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Priced out: Richmond small business owners hit by soaring rental costs

Rent hikes eat into smorgasbord of eateries on Alexandra Road.
Rent increases are forcing some local businesses to relocate or close their doors forever.

Alexandra Road, aka "Food Street,” is well known in Richmond -- and beyond. 

It’s particularly popular with students and people in the Chinese-speaking community who make a night of it, getting dinner, grabbing dessert and singing at a karaoke bar. 

But despite its popularity, some businesses along Food Street are closing.

Tian Shi Fu, a busy restaurant that specializes in spicy Asian food, is one example. 

It recently abandoned its Alexandra Road store and relocated to a smaller venue near the Brighouse Canada Line station.

The reason for the move was a massive rent increase, said William Tse, director of the Richmond-based BC Asian Restaurant Café Owners Association.

"The owner told me that the monthly rent almost doubled when he tried to renew the lease - increasing from roughly $20,000 per month to $40,000 each month," Tse explained. 

"The ongoing pandemic, combined with inflation, already has many small business owners in limbo. Then, when they tried to catch a breath, the rising rental costs are like the straw that broke the camel's back," Tse added. 

Richmond business consultant, Ruskin Chiang, said he wasn't surprised to learn that yet another local eatery had to relocate to survive. 

"I’ve heard so many stories like this over the years. Some old, family-owned restaurants within the Richmond Centre area have had to downsize or shut down permanently," said Chiang, who’s been running a restaurant consulting firm for more than ten years.

Business owners have little recourse when it comes to huge rent hikes, Chiang added.

Most businesses sign a lease for about five years, during which time the rent is controlled, but once the lease expires the landlord can raise it to whatever they think the market will bear, explained Chiang. 

When it comes to restaurants, this often puts more bargaining power in the hands of the landlord, he noted.

"That's because most barbeque or hotpot restaurant owners have spent over $700,000 on renovations, purchasing expensive kitchen equipment, such as commercial kitchen exhaust fans, which normally cost $10,000 each.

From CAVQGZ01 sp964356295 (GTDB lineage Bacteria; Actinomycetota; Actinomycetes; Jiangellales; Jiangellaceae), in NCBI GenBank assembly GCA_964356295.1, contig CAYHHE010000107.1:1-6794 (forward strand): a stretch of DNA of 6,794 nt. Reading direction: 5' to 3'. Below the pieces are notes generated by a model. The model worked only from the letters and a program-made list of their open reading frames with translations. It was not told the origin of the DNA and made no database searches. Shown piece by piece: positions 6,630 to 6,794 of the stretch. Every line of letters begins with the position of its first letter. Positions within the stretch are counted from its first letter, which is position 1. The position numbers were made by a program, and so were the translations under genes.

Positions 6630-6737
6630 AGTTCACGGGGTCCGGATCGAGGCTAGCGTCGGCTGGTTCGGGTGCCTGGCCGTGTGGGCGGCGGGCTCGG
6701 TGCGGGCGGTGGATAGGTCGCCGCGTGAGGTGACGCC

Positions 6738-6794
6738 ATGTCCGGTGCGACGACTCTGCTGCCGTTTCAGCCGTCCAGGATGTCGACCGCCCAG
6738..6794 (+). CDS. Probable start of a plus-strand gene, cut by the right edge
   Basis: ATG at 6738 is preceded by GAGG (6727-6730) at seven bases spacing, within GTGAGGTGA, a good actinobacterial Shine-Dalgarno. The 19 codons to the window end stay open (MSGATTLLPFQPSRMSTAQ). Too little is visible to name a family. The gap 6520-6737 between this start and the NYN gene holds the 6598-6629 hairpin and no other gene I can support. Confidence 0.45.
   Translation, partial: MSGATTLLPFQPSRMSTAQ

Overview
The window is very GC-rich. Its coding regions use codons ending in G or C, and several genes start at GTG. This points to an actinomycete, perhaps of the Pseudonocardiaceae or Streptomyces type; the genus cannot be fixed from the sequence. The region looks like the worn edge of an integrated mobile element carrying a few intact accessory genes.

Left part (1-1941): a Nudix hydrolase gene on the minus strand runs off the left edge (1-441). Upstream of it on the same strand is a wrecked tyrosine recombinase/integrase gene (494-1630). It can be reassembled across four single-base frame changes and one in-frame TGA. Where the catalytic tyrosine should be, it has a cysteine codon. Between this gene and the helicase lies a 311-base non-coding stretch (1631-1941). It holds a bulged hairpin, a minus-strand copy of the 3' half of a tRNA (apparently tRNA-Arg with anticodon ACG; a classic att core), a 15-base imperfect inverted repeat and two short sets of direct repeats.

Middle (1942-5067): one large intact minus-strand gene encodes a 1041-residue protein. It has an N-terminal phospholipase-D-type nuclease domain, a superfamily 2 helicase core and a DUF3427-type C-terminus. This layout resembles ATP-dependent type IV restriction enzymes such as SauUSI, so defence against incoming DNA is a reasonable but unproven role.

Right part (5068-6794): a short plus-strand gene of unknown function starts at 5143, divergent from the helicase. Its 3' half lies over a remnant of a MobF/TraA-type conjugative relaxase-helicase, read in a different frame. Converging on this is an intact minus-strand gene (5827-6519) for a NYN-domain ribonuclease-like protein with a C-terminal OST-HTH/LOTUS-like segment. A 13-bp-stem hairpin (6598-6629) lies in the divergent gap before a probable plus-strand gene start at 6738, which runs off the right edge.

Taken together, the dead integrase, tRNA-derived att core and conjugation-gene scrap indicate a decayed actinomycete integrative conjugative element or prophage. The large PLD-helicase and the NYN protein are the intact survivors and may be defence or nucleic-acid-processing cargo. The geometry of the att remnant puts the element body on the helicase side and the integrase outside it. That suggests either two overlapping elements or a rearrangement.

"They aren't allowed to move equipment away since all installments are attached to the property. And if they try to detach them, small damage to the property could make owners go bankrupt. So, they can’t afford to move," said Chiang. 

Clay Adams, the city's spokesperson, said commercial leases are an agreement between the tenant and the landlord, and are governed by the BC Commercial Tenancy Act and contract law. 

"Unlike the Residential Tenancy Act, there are no rules around rent increases, maximum levels, etc," said Adams, adding that municipalities do not have jurisdiction or authority over commercial tenancy agreements.

Richmondite Andy Lin, who has been running two rice noodle franchises, one in Richmond and the other in Burnaby, said he is fortunate that his business hasn't experienced a lease renewal yet. But his friends in the industry have, which has resulted in them either downsizing or closing for good. 

At the same time, Lin said he understood that landlords are looking to make up the losses they may have incurred during the pandemic. 

In some cases, long-term rentals no longer cover mortgage costs on a building because commercial real estate values are up significantly year over year, Lin added. 

Regardless, the impact is "taking a toll on many small business owners.”

While the future is unknown, Lin is certain that many independent, family-owned businesses will have to either shrink in size (to no more than about 1,000 square feet) or stay online forever. 

"And for brick-and-mortar business owners, we need to work extra hard, be more innovative to survive."